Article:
Gössweinstein: A good bet in Bavaria

The medieval castle of Gössweinstein has sat above the town in the Farnkische Schweiz for centuries. Now visitors can tour the inside of the castle and enjoy the restaurant and cafe that sit in its courtyard.


By DAN BLOTTENBERGER | STARS AND STRIPES Published: October 18, 2010

Take a trip down the winding roads of Germany’s Fränkische Schweiz region between Bamberg and Bayreuth until you come to Gössweinstein. As you enter the narrow streets of the town, on the left you will see a road leading up to the restored medieval Gössweinstein castle. It is believed to be one of the oldest in the area — from about 1,000 — and although only a small part of its interior is open to visitors, the view from its walls of the surrounding area is worth the trip up the hill.

If you continue toward the town center, you will find Gössweinstein’s main attraction, the Pilgrimage Church of the Holy Trinity. A church on the pilgrimage site dates to the 11th century, although it has been expanded several times. It took on its current form in the 18th century under the direction of the famous German architect and builder Balthasar Neumann. He designed the floor plan, a Latin cross, and created what has come to be considered a baroque masterpiece.

The magnificent art depicting biblical stories on the walls and ceiling inside the church was not complete until 1768 and it is quite breathtaking. When you walk into the church, your sight immediately takes off to the heavens, as was common of the high-ceiling churches of the time. There are also several highly decorated altars around the church.

The basilica is one of the most important pilgrimage churches in Germany and draws droves of people daily. Several people with hiking equipment or Nordic walking gear made the trip by foot — many walk up to 70 miles from surrounding towns — and are joined by busloads of tourists unloading in the city center.

Outside the church, Gössweinstein has plenty of shops that sell stones called Edelsteine that have been rumored to heal ailments such as migraines, and to help babies cope with teething pain. The town also has a toy museum, one of several attractions that will appeal to children.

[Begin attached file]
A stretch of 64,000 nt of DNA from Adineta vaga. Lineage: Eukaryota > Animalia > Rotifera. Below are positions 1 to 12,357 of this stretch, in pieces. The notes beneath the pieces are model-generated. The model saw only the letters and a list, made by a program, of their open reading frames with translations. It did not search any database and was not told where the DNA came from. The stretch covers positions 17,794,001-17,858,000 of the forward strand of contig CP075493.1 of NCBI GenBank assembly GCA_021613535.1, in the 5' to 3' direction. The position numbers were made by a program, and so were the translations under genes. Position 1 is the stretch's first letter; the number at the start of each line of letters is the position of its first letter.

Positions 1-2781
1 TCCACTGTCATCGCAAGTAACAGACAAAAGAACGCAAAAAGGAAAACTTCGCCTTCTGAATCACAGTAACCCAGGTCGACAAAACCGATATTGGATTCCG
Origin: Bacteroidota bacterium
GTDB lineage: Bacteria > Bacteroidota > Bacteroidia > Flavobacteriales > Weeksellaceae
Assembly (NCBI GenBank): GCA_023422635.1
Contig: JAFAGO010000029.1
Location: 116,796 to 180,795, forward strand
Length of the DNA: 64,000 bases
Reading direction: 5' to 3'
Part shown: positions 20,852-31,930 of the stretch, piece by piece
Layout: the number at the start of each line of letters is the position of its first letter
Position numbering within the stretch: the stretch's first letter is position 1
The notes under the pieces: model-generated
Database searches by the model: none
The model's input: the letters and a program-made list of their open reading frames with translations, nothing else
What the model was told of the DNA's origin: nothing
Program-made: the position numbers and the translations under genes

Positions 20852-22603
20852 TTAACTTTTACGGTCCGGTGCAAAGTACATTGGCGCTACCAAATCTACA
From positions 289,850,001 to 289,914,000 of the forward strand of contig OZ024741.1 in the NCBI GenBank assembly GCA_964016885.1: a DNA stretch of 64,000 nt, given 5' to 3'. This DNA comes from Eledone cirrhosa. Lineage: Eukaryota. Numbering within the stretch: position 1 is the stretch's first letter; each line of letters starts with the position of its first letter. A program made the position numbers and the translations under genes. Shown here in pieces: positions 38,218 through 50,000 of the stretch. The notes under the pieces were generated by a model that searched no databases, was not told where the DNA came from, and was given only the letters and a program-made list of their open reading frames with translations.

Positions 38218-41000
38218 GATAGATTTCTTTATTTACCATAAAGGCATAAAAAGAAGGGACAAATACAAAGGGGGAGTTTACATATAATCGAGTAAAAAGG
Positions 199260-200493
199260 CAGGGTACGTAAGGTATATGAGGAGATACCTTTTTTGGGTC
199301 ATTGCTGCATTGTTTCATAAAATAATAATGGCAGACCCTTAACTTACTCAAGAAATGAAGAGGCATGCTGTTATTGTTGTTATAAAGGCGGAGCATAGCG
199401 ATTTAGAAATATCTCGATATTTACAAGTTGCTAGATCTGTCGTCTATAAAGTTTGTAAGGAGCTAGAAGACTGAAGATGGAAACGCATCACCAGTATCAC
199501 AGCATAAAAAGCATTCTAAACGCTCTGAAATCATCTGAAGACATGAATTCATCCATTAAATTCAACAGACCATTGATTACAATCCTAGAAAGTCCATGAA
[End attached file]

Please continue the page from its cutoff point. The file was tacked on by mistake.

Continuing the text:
One of those is for families on a pilgrimage with 18 holes in mind — the Mini-Golf Gössweinstein just outside the town’s center. The course is challenging but child-friendly, offering 18 holes of play for a low price. It is made of smooth concrete so the ball travels quickly, and the extensive layout is quite different from miniature golf courses common in the States.

Next to the mini-golf course is a Pit-Pat course, which charges a small fee. Pit-Pat is a game similar to billiards in which players stand over a table and try to knock their ball into a hole, like mini-golf but played on a billiard table with obstacles.

There are plenty of cafes and restaurants with beer gardens throughout the city to refresh visitors, whether they are pilgrims who have come on foot or families in automobiles looking for a fun place to spend the day.

Directions: From Bamberg, Gössweinstein is about a 25-mile drive via Autobahn 73. Head toward Nuremberg and exit on B470 toward Buttenheim. Follow the road though Ebermannstadt to a T-junction and turn left. Then head straight toward Streitberg, and after going through the town, follow signs into Gössweinstein. There are parking areas throughout the town. To get to the mini-golf course, go straight through the town until you reach a T-junction where a sign will direct you to the course on your left. 

Times: The basilica is open 8 a.m. to 6 p.m. daily. On Fridays from May to October, guided tours include a short organ recital. The castle is open 10 a.m. to 6 p.m. daily Easter through the end of October. The mini-golf course is open from 1-5 p.m. daily, closed during rain and snow.

Costs: Entrance to the church is free. Admission to the castle is 2 euros.The mini-golf course costs 3.50 euros for adults and 2.75 euros for players younger than age 6 for the first round, 2.75 euros a person for a second round. The Pit-Pat course is 2.75 euros for everyone. 

Food: There is a large variety of restaurants throughout the city. The castle has a cafe and the mini-golf course has a snack bar that serves cake and beverages. 

Information: See www.goessweinstein.de in German. Call the information office at 09242-456. Find information on the miniature golf course at www.minigolf-goessweinstein.de or by calling 09242-1718 or 09242-92582.

Cafes and restaurants line the streets in Gössweinstein, offering travelers and religious pilgrims alike lots of places to take a break on their way to the Pilgrimage Church of the Holy Trinity. In the background is the medieval castle that overlooks the city.

from around the web